Single Sign On – Foldr as a Service Provider (SP) with AD FS
Foldr can operate as a SAML single sign-on Identity Provider (IdP) or Service Provider (SP).
When acting as the SP, Foldr provides the ability for users to log in automatically to the Foldr web app without being prompted for their network credentials. In this scenario, the user is signed into another compatible IdP service such as Active Directory Federation Services.
Security Considerations – Service Accounts and Users’ Passwords
Active Directory and traditional Windows file services have no concept of SAML or SSO access tokens. As such, when users are signing into the Foldr appliance without directly providing their password to the system, it is not possible for Foldr to provide the usual granular ACL / security permission access to the shares for that user. The administrator has two different options to this problem:
1. Use pre-defined service accounts in the Foldr Settings backend and connect to each configured share with a master service account, ensuring they select ‘Use service account for all access’ on the share configuration screen. This approach does not allow Foldr to respect a users’ actual security permissions and will respect the permissions that apply to the service account user. The administrator can still control read or write access to each share for the service account using the share permissions in Foldr Settings >> Shares.
2. (Recommended) – Prompt users for their password the first time they access the system by SSO. Once the Foldr appliance has the users password, it is encrypted and stored within the configuration database and can then be used for future sessions. A benefit of this approach is that service accounts are not required for access to SMB shares and Foldr can operate in the normal manner of respecting all existing security ACLs on the file servers providing access to the shares / data. You can enable the prompt for network credentials feature when enabling the SSO service within Foldr Settings >> Single Sign-On >> Service Provider.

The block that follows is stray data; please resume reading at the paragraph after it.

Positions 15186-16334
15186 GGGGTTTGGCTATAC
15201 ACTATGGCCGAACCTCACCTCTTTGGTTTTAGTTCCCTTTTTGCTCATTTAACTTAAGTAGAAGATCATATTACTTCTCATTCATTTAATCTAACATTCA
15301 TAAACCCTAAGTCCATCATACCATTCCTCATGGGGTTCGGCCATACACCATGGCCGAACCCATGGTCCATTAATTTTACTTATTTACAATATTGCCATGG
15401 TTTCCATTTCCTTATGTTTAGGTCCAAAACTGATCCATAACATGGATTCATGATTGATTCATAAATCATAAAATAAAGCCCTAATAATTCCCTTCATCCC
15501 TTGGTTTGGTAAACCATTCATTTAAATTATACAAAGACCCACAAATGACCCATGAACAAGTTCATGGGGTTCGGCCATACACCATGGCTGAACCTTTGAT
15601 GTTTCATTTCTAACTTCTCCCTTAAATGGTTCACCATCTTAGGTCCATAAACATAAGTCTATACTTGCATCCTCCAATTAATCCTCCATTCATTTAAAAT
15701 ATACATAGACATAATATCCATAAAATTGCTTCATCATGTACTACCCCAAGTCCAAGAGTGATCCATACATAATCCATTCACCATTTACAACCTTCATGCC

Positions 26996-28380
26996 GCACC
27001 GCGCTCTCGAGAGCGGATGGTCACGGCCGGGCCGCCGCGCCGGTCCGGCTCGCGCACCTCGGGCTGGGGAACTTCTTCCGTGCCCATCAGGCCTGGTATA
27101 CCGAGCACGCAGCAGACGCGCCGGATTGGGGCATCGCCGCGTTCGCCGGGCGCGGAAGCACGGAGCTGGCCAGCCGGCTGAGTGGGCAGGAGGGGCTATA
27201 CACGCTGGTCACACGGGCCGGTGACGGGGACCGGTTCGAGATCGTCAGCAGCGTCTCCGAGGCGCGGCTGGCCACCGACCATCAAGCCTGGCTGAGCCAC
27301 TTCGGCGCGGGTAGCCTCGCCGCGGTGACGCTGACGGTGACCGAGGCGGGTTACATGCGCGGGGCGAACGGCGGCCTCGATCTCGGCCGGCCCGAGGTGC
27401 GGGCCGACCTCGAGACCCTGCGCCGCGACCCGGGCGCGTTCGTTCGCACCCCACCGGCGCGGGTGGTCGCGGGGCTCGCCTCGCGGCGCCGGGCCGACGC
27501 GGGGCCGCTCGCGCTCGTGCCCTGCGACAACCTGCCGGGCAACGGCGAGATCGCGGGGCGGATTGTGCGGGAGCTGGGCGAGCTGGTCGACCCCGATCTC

The Foldr appliance must have a signed SSL certificate installed before attempting to integrate Foldr as a service provider with AD FS. If the appliance is using the default self-signed certificate, the integration will fail. Should you need to obtain a signed SSL certificate for your Foldr appliance, consider using the free Let’s Encrypt SSL option available under Foldr Settings >> Certificates. More information is available here
1. Export the Token-Signing Certificate
The public certificate used for token-signing in AD FS needs to be installed on the Foldr appliance. To extract a copy of the certificate, open the AD FS management console and navigate to Service >> Certificates.
Right click on the Token-signing certificate >> View Certificate
Click Next >> Details tab >> Copy to File and proceed through the export wizard.
Select Base-64 encoded X.509 (.CER) and click Next
Select an export destination and file name >> click Save to save the certificate
2. Enable SSO on the Foldr appliance and import the token-signing certificate
Enable Foldr as a Service Provider within Foldr Settings >> SSO > Service Provider (Example settings for AD FS are shown below)
Issuer = http://your-adfs-server/adfs/services/trust
Sign-In URL = https://your-adfs-server/adfs/ls
The token-signing certificate used by AD FS that was extracted above must be opened in a text editor and entered within the Basic section here.
Foldr Settings SSO Service Provider Configuration Screen
3. Add the Relying Party Trust to AD FS
Within the AD FS management console, go to Trust Relationships >> Relying Party Trusts >> Right click >> Add Relying Party Trust
Select ‘Import data about the relying party published online or on a local network’ and enter the Federation metadata address as below and click Next – (replace address-of-foldr with the URL to your installation)